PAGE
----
Our First Concert
by Ernie Tucker
Yesterday, Sunday May 26, dawned early for many of us still on US time. Fortunately, to ease us in, Stepan got us a bus to deliver us to our first concert venue: the marvelous Cathedral of Christ the Saviour, one of the tallest Orthodox churches in the world.
It was built in the 19th century to celebrate Russia’s victory over Napoleon in 1812. In 1882, it was the site of the world premiere of Tchaikovsky’s 1812 Overture, but was destroyed by Stalin in 1931 to build the Moscow subway. Times changed again, and the cathedral was entirely rebuilt and reconsecrated in 2000.
|Photo by Ladislav Charouz|
We were welcomed there and given an excellent tour of the whole cathedral and its remarkable museum of church icons. This was followed by lunch in the staff cafeteria and a walk around the grounds. The weather was perfect for seeing sights in the area.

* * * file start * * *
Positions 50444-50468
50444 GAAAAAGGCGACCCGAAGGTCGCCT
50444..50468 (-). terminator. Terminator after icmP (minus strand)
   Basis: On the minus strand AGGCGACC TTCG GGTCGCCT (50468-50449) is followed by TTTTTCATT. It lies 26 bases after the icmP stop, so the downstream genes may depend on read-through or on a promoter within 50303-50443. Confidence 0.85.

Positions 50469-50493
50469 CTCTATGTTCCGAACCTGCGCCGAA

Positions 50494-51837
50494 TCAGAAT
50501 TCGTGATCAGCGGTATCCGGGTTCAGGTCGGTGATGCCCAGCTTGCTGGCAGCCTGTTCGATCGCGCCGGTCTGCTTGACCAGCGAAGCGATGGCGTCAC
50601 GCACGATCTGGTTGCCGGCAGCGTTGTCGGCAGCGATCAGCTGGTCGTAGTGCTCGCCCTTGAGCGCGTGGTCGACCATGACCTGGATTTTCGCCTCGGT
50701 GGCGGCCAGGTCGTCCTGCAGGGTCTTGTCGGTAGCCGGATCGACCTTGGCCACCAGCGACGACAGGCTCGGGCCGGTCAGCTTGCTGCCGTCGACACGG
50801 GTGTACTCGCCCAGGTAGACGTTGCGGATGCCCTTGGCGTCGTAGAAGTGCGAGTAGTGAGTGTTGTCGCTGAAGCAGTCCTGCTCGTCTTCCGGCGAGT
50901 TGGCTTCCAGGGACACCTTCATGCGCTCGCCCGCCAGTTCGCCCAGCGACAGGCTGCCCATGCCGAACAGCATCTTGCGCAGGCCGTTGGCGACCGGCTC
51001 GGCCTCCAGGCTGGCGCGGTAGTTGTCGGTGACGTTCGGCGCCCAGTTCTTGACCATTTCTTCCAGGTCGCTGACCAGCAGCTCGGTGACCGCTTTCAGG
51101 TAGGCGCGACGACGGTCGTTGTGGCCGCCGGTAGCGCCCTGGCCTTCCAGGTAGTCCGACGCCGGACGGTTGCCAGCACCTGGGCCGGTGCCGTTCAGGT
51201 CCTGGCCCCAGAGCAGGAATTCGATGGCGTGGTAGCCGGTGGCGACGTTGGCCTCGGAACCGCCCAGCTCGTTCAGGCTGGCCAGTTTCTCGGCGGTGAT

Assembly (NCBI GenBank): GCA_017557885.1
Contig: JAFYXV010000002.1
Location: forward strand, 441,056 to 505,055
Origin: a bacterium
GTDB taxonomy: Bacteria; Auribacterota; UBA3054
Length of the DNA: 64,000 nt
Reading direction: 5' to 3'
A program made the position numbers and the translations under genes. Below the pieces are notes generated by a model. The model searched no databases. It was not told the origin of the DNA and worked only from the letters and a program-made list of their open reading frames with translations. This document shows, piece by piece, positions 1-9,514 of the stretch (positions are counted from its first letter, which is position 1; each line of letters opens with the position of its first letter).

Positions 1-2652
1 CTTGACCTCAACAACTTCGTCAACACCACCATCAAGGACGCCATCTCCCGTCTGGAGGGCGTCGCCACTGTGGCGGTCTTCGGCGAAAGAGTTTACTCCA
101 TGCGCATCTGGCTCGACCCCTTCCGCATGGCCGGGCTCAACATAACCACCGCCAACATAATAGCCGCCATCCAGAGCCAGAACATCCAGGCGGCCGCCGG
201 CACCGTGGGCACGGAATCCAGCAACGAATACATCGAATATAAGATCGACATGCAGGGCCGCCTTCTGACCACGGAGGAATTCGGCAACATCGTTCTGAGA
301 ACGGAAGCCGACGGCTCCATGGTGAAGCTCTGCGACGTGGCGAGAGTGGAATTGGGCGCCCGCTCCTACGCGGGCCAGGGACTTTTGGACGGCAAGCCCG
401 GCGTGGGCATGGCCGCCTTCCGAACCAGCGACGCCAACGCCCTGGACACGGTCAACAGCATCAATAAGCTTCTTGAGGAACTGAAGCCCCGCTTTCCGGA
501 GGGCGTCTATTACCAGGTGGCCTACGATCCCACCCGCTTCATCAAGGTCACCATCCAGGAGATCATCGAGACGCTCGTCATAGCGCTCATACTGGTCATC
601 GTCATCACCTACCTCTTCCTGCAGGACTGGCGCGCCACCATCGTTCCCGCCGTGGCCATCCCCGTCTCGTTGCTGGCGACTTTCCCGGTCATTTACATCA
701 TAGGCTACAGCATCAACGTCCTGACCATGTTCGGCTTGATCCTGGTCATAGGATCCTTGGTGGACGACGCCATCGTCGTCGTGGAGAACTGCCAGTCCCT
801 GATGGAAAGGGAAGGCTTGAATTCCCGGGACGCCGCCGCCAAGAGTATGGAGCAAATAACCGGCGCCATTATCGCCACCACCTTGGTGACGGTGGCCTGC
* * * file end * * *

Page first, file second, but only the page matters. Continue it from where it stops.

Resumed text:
All of this was prelude to a remarkable concert in the early evening, which featured us and a number of other vocal and instrumental groups. Every one performed beautiful contemporary Orthodox music, which meant that our renditions of African-American spirituals offered a nice musical counterpoint.
The audience received us very warmly, prompting us to offer “Borodino” as an encore, which truly brought the house down. It was a great feeling to sing this YRC staple right in the place dedicated to commemorating the events it recounts.
The final delightful convergence was when we and two other choirs joined in singing the “Stikhiri Paskhi” (“Canon of Easter”). This is a beautiful modern setting of an ancient Orthodox Easter anthem by Ledkovsky, an emigre composer who lived in New York. Mr. Tom Leary, the U.S. cultural attaché in Moscow, attended the concert as well.